The Swedish study released in October 2015 broadens the context to include men and women and found tallness heightens cancer risk among all. The researchers point out that while tallness heightens cancer risk, there is no indication if those risks lead to higher mortality rates.

With each 10 cm of height, cancer risk increases by 18 percent in women and 11 percent in men, according to the researcher conclusions. For both men and women, the risk of developing melanoma increased by nearly 30 percent per 10 cm, while taller women had a 20 percent greater risk of developing breast cancer.

So why is it possible that tallness heightens cancer risk? It is hard to say conclusively. Some say it may be associated with hormones and chemicals that contribute to tallness. Researchers tend to surmise that taller people (while young) are exposed to higher levels of growth factors, which could possibly promote cancer development. This, though, has not been verified. Is it diet that contributes to cancer development among taller people.

Height is a complex trait, resulting from the interaction of the genes you inherit from your parents and the environment in which you grow and develop. It seems to appear that children born from immigrants of less developed countries tend to be taller in more developed countries. Social equality, access to healthcare, and generally higher standards of living have obviously been important and might explain height increases across Europe, the U.S., Australia, and New Zealand over the last 150 years.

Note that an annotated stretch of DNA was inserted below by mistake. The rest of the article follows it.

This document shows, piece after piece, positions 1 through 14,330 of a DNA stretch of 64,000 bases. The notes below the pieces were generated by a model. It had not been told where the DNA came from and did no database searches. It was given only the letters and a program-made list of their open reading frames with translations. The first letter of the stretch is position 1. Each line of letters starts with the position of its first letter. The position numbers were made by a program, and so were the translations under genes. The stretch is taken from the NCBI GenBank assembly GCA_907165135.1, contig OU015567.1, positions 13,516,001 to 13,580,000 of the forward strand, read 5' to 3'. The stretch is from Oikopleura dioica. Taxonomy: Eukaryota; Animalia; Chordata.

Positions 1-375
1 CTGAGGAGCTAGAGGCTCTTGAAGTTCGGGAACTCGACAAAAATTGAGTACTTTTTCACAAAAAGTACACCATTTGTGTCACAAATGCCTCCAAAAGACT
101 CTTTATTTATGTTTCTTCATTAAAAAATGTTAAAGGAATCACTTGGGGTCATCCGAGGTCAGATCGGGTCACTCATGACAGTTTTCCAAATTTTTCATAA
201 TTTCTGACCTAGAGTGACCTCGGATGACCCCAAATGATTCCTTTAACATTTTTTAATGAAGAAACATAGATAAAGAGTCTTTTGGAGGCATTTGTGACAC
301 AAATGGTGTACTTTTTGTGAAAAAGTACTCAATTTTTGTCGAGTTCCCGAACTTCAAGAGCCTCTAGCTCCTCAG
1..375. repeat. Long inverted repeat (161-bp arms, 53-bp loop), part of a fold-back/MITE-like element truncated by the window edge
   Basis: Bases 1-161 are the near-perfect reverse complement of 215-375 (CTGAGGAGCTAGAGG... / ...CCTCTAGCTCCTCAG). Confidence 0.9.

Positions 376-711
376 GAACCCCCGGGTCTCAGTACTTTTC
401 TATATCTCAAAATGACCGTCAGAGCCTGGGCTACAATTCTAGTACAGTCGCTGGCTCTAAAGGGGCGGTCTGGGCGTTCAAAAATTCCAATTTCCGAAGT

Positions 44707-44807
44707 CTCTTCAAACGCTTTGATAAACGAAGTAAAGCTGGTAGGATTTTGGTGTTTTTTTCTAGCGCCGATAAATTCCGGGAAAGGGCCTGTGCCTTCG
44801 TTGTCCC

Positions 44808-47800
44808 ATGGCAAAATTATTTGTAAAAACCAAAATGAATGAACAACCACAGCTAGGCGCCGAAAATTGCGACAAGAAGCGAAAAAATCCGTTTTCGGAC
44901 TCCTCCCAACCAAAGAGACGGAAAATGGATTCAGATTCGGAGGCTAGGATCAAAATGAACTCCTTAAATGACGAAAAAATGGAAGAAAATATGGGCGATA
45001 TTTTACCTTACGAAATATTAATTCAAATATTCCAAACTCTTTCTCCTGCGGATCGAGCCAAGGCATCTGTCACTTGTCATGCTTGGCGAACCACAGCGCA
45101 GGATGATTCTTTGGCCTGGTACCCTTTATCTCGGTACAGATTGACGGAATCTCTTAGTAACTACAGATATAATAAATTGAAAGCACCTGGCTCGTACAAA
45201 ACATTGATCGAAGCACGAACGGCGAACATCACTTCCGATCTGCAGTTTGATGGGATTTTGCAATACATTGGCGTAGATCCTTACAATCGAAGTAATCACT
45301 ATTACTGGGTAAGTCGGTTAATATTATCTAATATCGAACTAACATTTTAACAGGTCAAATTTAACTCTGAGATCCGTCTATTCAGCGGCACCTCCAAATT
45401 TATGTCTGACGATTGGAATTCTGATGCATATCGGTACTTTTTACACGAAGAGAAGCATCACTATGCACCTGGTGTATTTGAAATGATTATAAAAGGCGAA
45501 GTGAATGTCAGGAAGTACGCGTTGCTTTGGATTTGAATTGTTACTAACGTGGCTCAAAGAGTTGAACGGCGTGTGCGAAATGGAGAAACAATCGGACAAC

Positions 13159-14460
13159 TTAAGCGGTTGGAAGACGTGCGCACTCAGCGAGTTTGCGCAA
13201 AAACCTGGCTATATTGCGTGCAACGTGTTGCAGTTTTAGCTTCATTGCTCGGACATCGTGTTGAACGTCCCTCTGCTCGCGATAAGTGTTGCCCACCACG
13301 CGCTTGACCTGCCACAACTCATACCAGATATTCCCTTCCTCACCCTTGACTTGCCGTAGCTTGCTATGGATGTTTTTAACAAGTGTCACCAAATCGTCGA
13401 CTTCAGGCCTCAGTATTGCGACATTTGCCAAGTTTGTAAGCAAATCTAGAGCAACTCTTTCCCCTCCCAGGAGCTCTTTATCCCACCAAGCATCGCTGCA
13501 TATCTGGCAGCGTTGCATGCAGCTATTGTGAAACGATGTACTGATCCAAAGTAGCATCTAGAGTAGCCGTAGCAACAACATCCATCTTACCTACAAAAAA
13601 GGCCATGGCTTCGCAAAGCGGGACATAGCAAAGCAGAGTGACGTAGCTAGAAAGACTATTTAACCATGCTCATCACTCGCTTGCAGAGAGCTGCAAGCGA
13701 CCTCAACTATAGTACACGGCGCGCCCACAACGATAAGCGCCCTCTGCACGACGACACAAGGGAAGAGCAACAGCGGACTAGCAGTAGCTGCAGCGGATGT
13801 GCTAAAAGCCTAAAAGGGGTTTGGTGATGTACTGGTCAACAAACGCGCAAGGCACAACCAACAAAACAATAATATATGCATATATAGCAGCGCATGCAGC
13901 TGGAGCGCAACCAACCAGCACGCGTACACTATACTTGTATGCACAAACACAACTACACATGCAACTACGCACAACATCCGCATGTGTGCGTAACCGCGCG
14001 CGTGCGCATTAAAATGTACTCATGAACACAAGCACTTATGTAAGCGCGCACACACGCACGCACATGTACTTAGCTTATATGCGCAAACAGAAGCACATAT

A good part of the world is populated by people who are shorter than 5 feet 4 inches. Barring wars and natural disasters, life expectancy rates seem higher than tall people. Yet tallness among a greater population may be newer due to better accessibility to wide varieties of foods that contribute to height. Many tall people in those countries may live very long.

As the world changes from agrarian to more urban, heights among humans are likely to increase. It’s hard to imagine the benefits and consequences as natural wildlife becomes scarce and more pollution is made. While new research seems to validate that tallness heightens cancer risk, there are so many factors and variables that can occur over time. Some of those things may radically change what we know today.

There is no treatment or cure for being tall or short in height. For now, this scientific insight that tallness heightens cancer risk is great for conversation and further examination.